Emirates has received US$2 billion from the government of Dubai as it faces a cash crunch caused by the COVID-19 pandemic, according to documents seen by Reuters.Aviation has been one of the worst-hit industries during the pandemic and Emirates has cut thousands of jobs as it tries to manage the crisis.

In the documents, the government agreed to provide US$2 billion to the airline it owns after Dubai’s crown prince in March promised equity to Emirates to see it through the crisis.

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@WilhelmSasnal Gaddafi 1 2011 @Tate
Africa

Gaddafi 1 depicts the body of the Libyan dictator Muammar Gaddafi, who was killed by rebel fighters on 20 October 2011. Rather than show the corpse directly, Sasnal depicts an amorphous mass of paint resting on what appears to be a mattress. The thick impasto of the oil paint, alludes to the ripped and torn body of the dictator, contrasting sharply with the flat paint work of the surrounding space. Gaddafi 1 is the first in a group of three paintings based on digital images of the violent death of Gaddafi, the others being Gaddafi 2 2011 (Tate T14240) and Gaddafi 3 2011 (Tate T14242). It is the smallest painting in the group and the only one to focus exclusiv

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@WilhelmSasnal Gaddafi 2 2011 @Tate
Africa

Gaddafi 2 depicts a group of rebel fighters looking at, and taking images of, the body of the Libyan dictator Muammar Gaddafi, who was killed by rebels on 20 October 2011. The figure on the right is caught in the process of filming the scene, which forms the central action of the image. The mediation of the event, first through video footage, which was broadcast on the news worldwide, then through the translation of some of these images into painting, is elevated to the central subject matter of the work. Gaddafi 2 is the second in a group of three paintings based on digital images of the violent death of Gaddafi, the others being Gaddafi 1 2011 (Tate T14241) and Gaddafi 3 2011 (Tate T14242). It is rare for Sasnal to make the relationship of his paintings to digital imagery so explicit, whereas the dramatic cropping, stark palette and obscured facial features are all highly typical of his approach.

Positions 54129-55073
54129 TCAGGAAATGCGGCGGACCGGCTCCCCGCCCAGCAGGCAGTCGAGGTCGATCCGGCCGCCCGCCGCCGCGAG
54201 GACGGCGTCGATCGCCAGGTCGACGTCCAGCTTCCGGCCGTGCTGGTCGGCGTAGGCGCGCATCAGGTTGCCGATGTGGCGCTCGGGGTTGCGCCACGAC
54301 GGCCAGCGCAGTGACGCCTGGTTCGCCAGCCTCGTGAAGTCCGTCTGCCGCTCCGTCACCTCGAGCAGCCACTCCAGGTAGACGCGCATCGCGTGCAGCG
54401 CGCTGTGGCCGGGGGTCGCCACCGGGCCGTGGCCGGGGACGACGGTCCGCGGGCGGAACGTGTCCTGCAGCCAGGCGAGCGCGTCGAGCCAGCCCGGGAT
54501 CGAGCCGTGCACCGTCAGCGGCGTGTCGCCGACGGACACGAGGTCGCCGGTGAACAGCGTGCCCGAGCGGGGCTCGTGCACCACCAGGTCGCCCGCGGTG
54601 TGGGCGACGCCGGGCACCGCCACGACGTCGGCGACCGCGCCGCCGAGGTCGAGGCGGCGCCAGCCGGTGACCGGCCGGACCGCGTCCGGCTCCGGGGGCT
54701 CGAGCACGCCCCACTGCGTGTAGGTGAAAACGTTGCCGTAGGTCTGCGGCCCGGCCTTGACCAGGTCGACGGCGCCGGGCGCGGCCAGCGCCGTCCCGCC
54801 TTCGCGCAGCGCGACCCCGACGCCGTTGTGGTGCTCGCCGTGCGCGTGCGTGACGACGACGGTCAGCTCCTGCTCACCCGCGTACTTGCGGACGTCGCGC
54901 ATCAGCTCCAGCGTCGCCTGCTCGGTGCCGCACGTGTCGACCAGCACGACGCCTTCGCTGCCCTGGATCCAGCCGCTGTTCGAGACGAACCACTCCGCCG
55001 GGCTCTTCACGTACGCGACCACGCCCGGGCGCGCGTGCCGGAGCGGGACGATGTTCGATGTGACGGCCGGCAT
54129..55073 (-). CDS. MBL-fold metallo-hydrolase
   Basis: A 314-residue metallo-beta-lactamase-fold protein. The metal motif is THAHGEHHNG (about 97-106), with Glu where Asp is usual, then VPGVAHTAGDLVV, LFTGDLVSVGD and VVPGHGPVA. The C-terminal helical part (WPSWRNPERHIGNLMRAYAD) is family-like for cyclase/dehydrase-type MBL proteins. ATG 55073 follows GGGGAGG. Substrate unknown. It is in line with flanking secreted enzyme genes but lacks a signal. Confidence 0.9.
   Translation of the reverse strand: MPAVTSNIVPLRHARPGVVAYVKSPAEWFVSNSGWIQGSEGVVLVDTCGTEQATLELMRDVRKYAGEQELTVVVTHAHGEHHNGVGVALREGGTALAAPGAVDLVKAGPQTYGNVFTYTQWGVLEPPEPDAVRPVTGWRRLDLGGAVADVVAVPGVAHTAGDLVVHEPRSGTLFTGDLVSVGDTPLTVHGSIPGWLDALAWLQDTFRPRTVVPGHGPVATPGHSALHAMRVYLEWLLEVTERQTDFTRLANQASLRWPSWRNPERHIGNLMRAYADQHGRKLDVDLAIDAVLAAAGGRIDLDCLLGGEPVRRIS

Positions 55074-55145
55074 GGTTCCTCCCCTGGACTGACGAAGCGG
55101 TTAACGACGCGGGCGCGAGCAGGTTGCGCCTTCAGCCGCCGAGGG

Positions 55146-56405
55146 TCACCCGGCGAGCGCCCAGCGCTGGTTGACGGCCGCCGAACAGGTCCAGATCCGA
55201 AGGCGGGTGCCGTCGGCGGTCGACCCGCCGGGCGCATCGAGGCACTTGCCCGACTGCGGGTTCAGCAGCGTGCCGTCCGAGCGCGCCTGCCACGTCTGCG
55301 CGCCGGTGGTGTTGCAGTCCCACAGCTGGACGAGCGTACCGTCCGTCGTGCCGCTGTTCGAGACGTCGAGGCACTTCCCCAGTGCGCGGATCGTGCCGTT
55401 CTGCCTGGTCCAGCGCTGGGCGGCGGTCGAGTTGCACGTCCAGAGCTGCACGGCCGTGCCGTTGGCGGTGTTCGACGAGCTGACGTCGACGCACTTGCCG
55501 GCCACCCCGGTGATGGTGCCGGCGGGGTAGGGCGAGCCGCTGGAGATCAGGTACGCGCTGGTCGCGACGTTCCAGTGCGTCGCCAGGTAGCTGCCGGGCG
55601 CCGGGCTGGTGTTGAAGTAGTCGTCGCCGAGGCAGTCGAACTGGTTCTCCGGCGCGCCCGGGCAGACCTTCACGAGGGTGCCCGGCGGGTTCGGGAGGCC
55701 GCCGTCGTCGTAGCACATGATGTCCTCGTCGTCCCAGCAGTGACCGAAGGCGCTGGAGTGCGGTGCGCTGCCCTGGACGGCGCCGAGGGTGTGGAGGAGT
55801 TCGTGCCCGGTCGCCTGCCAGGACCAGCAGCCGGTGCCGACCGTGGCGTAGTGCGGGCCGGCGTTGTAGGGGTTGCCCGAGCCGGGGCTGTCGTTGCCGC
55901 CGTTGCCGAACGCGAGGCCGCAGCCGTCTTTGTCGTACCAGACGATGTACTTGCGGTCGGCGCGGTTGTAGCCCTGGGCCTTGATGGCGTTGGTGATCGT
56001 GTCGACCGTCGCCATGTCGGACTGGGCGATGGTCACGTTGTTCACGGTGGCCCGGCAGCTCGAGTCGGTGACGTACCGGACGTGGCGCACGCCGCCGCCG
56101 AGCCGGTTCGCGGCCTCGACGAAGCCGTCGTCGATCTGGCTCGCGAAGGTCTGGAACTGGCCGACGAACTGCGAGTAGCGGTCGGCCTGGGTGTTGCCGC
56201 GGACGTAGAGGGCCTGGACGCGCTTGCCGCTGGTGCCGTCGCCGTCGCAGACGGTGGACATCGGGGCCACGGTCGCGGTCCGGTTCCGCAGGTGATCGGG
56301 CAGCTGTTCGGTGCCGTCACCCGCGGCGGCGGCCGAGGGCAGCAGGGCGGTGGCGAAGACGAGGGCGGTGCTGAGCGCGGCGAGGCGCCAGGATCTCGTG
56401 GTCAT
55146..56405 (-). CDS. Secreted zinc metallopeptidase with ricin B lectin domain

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24 OCT 11 :: Gaddafi's Body in a Freezer - What's the Message?
Africa


The raw feed of the capture and then death of the Liby- an dictator Muammar Gadd- afi and his son Mo’tassim Gaddafi raise plenty of questions. 


I am left thinking, this dead Gaddafi business is one powerful message. 

And today Marshall McLuhan’s prediction in The Gutenberg Galaxy (1962) that ‘The new electronic interdependence recreates the world in the image of a global village’ has come to pass. 

The image of a bloodied Gaddafi, then of a dead Gaddafi in a meat locker have flashed around the world via the mobile, YouTube and Twitter.

Who is in charge of the messaging? Through the fog of real time and raw footage, I note a very powerful message. The essence of that message being;

‘Don’t Fxxk with us! Be- cause you will end up dead and a trophy souvenir in a fridge.’ 

That same person is probably repeating Muammar’s comment, “I tell the coward crusaders: I live in a place where you can’t get me. I live in the hearts of millions.”

And asking ‘Really? Are You? Or are you now very dead and in a meat locker?’

“We are not afraid, we are not afraid, we are afraid only of God,” the crowds chanted in Tunis in January a few days before Tunisia’s Zine al-Abidine Ben Ali fled.